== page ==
It's so hard to believe that it's been 15 years since the deadliest terrorist attack on United States soil. Everyone has their own personal story of what happened to them on that day, and what they experienced. The images of that day are forever ingrained in my brain. I was twelve years old and a student at St. Thomas Aquinas school, which was then located on 4th avenue and 8th street in Park Slope, Brooklyn. The building had four floors, many of the windows on the upper floor faced lower Manhattan.
On that sunny Tuesday morning, I left my classroom during first period. This was common, as the eighth graders headed downstairs to the Kindergarten classrooms and then to the library to participate in story time. I always enjoyed reading to the younger students, and I believe this probably contributed to my decision to become a teacher. During this time, the first plane had hit one of the towers. It was 8:46 AM.
After the period ended, I headed back up to my classroom with the other students. There was frenzy and chaos. The fifth grade class had a front row seat to the carnage that was going on outside their window. My mother, who taught seventh grade in the school at the time, luckily didn't witness what had happened, as her classroom was on the other side of the building. She was led out into the hallway by the screams of the other teachers as well as the students. Many of them had family members who were first responders or who had worked in the towers.
By this time, 9:03 AM had come around. I sat in horror in my desk, in the first row of the classroom, and watched the second plane hit the second tower. My teacher could no longer watch, so she shut the shades so we wouldn't be able to witness what was going on. The bell rang, and we switched classes.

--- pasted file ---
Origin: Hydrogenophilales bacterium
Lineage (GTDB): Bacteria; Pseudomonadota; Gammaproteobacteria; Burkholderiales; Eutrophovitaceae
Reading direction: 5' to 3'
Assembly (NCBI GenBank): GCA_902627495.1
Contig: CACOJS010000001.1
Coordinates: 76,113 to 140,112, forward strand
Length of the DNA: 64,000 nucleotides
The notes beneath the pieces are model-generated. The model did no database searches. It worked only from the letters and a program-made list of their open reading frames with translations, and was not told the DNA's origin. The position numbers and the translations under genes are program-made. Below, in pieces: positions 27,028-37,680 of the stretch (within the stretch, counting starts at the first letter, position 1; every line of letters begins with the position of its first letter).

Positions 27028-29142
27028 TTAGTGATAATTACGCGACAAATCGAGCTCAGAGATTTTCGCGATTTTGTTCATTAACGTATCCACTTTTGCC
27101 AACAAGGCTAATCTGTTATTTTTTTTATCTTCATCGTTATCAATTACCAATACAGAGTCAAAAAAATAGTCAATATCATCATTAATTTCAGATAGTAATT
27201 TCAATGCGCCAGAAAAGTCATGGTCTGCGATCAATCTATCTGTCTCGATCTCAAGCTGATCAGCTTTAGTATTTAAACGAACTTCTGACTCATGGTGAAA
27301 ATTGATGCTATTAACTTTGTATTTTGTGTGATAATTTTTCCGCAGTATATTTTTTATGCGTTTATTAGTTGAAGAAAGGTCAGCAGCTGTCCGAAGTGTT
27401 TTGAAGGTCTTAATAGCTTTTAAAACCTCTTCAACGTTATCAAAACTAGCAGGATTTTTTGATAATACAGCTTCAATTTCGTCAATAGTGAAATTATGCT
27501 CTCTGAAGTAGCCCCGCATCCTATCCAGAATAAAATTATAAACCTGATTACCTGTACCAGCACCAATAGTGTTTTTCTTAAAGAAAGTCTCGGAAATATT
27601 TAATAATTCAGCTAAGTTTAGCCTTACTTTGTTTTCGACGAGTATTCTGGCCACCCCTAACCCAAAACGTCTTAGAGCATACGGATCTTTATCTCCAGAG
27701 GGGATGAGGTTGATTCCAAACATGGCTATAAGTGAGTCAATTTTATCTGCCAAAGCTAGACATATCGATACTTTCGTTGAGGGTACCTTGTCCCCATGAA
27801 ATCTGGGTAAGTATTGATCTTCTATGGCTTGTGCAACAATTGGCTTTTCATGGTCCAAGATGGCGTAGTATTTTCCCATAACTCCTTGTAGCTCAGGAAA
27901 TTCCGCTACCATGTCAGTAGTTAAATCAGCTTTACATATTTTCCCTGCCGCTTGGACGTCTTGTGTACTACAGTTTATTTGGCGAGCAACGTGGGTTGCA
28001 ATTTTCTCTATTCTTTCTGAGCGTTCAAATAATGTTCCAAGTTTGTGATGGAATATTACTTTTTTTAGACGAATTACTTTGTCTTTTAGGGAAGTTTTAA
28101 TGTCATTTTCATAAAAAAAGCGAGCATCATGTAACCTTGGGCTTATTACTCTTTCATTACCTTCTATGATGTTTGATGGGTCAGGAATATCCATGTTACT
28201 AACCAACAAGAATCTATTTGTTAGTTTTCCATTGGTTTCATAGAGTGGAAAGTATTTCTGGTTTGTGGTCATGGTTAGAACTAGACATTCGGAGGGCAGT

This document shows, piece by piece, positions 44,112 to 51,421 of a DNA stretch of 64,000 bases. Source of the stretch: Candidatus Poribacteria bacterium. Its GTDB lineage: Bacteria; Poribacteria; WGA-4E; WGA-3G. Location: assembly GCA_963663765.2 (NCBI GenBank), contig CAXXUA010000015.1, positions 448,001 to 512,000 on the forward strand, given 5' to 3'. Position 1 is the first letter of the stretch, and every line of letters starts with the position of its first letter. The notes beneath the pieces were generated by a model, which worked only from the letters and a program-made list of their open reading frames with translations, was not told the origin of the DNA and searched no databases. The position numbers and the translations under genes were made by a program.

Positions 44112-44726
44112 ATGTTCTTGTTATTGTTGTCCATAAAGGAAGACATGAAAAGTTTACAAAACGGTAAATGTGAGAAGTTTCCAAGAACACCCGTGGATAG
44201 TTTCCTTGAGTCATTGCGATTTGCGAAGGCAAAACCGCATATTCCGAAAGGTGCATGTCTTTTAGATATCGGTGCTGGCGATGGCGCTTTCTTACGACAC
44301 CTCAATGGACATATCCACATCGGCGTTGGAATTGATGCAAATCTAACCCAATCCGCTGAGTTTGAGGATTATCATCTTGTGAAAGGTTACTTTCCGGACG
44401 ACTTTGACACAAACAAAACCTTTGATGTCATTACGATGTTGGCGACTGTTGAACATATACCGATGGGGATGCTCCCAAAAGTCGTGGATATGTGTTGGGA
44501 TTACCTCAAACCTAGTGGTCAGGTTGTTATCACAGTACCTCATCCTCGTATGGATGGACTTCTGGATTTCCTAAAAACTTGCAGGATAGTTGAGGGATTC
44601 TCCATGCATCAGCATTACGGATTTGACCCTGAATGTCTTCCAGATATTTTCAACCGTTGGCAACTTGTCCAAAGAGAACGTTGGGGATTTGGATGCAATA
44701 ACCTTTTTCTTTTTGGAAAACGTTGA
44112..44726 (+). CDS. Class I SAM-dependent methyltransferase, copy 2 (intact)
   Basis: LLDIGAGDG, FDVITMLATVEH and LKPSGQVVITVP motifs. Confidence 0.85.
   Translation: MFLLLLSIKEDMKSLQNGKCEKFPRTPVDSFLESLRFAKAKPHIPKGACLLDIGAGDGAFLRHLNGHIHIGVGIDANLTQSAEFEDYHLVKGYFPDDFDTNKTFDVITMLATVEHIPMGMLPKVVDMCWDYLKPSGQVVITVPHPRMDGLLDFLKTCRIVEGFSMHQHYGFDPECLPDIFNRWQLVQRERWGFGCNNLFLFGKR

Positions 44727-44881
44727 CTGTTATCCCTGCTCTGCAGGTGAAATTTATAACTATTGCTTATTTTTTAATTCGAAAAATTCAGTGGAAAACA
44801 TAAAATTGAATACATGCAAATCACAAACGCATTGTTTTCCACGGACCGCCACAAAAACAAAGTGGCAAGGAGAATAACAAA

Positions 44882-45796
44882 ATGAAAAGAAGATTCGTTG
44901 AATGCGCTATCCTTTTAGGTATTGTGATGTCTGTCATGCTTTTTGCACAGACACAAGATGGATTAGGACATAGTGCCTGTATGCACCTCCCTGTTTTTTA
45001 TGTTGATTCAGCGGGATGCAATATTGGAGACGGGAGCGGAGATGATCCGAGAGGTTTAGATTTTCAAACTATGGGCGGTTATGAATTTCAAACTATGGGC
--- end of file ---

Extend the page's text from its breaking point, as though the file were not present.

The next class I had to go to was Social Studies, the class that my mother taught. We all settled into our desks in her classroom. My mother sent me down to the office with a note for the principal. Naturally, I read what it said. She had asked the principal for permission to turn on the radio so that we could all listen to the events unfold. She gave my mother permission, and I headed back up to the classroom.
My mother pulled me aside as soon as I entered the room. She wanted me to know that what had happened was not a tragic accident, but a planned attack on our freedom and our way of life. At the age of 12, I certainly understood what she was saying. I then desperately pleaded with my mother to check on the whereabouts of my father. He worked the overnight shift at the postal station across the street from the towers. Luckily, he had been off the night before. My sister, who attended FIT at the time and should have gone to class that day, stayed home. They watched the events unfold on the television.
We listened to the horrified voices of the news reporters as they told us of the events as they unfolded. It was time to switch classes again. I was headed back to my regular homeroom classroom for English class. The shades were opened. One by one, during the class that we desperately tried to hold, the towers collapsed and fell. The fiery inferno was reduced to rubble and smoke. The shades were drawn again.
The day droned on. We couldn't focus on learning with the carnage going on around us. As the day ended, my sister, my mother, and I were one of the last people to leave. My mother had to make sure all of her kids were safe and sound. We then left school. A teacher who I will forever thank, and who is no longer with us, drove us to 86th street and 4th avenue in Brooklyn, so we could catch the bus over to Staten Island. There was total chaos in the streets. People trying to get home, people worried about loved ones. People covered in soot and dust. My father desperately tried to get off the island to pick us up, but they had landlocked Staten Islanders but shutting down all the outgoing lanes on the bridges.